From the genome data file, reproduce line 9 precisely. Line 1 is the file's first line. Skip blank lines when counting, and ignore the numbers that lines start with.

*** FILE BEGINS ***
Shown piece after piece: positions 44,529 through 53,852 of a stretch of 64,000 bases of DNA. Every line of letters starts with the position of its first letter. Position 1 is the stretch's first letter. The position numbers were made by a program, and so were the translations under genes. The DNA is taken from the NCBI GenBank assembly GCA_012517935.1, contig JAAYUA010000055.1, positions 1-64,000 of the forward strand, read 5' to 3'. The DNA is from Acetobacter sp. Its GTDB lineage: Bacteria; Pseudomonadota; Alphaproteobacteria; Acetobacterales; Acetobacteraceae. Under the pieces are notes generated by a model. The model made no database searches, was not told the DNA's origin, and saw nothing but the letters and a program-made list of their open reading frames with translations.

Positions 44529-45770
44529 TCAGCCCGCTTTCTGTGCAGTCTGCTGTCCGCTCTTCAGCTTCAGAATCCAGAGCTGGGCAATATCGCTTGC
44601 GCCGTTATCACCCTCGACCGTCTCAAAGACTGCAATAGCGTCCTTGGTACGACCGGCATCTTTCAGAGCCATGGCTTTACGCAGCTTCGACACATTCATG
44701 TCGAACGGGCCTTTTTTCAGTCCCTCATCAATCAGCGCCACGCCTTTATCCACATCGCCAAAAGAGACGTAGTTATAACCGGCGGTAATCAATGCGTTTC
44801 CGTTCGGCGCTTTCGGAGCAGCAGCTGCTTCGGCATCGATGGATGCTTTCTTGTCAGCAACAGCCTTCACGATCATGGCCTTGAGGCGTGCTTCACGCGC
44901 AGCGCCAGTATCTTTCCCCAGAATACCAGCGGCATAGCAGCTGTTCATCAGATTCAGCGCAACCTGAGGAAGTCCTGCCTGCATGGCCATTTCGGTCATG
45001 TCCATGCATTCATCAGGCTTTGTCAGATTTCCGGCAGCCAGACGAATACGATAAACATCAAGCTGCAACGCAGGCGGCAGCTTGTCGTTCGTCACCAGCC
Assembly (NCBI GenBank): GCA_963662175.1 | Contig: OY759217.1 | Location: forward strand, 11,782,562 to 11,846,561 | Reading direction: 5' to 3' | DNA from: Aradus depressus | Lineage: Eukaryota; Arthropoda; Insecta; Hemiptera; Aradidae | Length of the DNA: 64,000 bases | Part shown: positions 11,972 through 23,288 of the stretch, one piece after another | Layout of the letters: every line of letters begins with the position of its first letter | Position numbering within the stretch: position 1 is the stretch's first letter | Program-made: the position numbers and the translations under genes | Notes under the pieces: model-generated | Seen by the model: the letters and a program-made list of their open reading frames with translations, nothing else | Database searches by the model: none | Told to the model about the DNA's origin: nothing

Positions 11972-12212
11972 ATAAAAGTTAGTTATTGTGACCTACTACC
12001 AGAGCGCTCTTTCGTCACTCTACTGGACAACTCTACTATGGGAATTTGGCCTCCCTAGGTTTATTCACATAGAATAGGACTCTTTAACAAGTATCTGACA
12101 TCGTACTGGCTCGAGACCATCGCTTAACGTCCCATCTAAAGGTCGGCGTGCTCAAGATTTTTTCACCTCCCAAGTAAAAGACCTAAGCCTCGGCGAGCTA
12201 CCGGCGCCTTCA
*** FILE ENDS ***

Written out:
Assembly (NCBI GenBank): GCA_963662175.1 | Contig: OY759217.1 | Location: forward strand, 11,782,562 to 11,846,561 | Reading direction: 5' to 3' | DNA from: Aradus depressus | Lineage: Eukaryota; Arthropoda; Insecta; Hemiptera; Aradidae | Length of the DNA: 64,000 bases | Part shown: positions 11,972 through 23,288 of the stretch, one piece after another | Layout of the letters: every line of letters begins with the position of its first letter | Position numbering within the stretch: position 1 is the stretch's first letter | Program-made: the position numbers and the translations under genes | Notes under the pieces: model-generated | Seen by the model: the letters and a program-made list of their open reading frames with translations, nothing else | Database searches by the model: none | Told to the model about the DNA's origin: nothing